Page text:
The story of a family’s triumph after a medical catastrophe.
In her moving nonfiction debut, Crigler recounts her brother Jason’s arduous recovery from a burst blood vessel in his brain, a recovery that involved his wife, parents and, most intimately, the author herself. Punctuated by brief diary entries and recollections of anxious dreams, Crigler chronicles Jason’s day-by-day challenges as he suffered from the consequences of the bleed—loss of the ability to move and speak—and ensuing complications: meningitis, seizures, coma and a host of infections. After three months of repeated setbacks, Jason seemed imprisoned in his body: “[a]drift on a lifeboat in the most remote sea.” As they monitored his care, the family was frustrated by confusing and mixed messages about his prognosis for recovery. They were also frustrated by their health insurance, which “questioned every treatment and refused many of them” with the goal “to pay as little money as possible.” Depending on what they hoped would be humane and competent care, the family came to the “harsh realization that Jason’s care was driven not by what would help him but by cost.” Cowed, at first, by his physicians, the family defied their advice and brought Jason to Spaulding Rehabilitation Hospital in Boston, renowned for treating brain injury. There, he made enough progress to be discharged. Crigler and Jason shared an apartment for several months while he worked with physical therapists and on his own to recapture basic skills. With the author as round-the-clock caregiver, other family members pitched in. Exhaustion and stress gave way, at times, to emotional tensions. More than a year later, Jason gained enough independence to share the apartment with his wife and infant daughter; after several more years, which included eye and mouth surgery, proton beam radiation to his brain and much exercise, he was able to resume his career as a musician.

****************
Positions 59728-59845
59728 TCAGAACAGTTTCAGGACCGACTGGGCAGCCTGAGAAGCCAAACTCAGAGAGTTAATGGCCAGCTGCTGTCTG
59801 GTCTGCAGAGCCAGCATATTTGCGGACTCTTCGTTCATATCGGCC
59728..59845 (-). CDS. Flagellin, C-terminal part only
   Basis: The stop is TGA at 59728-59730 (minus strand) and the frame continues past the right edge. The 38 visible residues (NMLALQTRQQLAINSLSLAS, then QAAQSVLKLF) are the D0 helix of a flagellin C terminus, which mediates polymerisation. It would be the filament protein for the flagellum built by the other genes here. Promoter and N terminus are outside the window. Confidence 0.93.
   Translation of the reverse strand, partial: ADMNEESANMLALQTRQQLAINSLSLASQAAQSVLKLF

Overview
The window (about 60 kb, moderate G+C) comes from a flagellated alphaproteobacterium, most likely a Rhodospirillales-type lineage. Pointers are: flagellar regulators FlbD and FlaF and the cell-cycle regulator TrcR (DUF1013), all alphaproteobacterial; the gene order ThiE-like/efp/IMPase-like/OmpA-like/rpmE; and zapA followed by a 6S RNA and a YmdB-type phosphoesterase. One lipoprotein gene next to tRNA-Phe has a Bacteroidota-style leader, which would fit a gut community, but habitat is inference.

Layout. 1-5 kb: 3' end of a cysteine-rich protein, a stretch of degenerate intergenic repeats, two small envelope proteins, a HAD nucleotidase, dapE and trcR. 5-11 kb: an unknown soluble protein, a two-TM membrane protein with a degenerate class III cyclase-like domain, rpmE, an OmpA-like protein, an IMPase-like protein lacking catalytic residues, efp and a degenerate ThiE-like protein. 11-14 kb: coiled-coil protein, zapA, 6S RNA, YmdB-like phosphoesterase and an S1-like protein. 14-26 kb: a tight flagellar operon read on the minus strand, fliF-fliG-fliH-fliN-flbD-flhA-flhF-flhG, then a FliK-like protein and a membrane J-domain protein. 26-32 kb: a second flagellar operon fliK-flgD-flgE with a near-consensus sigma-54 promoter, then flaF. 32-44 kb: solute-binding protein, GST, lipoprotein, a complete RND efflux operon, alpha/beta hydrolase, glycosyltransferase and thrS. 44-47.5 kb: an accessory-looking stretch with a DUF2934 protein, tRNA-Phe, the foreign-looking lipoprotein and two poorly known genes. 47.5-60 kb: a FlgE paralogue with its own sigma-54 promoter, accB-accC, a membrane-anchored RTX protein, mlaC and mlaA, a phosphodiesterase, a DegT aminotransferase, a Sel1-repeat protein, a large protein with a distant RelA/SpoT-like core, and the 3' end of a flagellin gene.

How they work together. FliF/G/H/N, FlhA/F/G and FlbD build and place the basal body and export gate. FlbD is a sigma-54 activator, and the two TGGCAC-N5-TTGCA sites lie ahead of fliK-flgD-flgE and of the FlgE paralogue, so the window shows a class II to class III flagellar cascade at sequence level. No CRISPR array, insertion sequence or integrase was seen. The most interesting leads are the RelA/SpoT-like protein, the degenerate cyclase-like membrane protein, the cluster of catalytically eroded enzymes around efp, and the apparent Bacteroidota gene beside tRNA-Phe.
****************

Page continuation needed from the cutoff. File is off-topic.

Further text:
A heartfelt memoir of devotion and determination.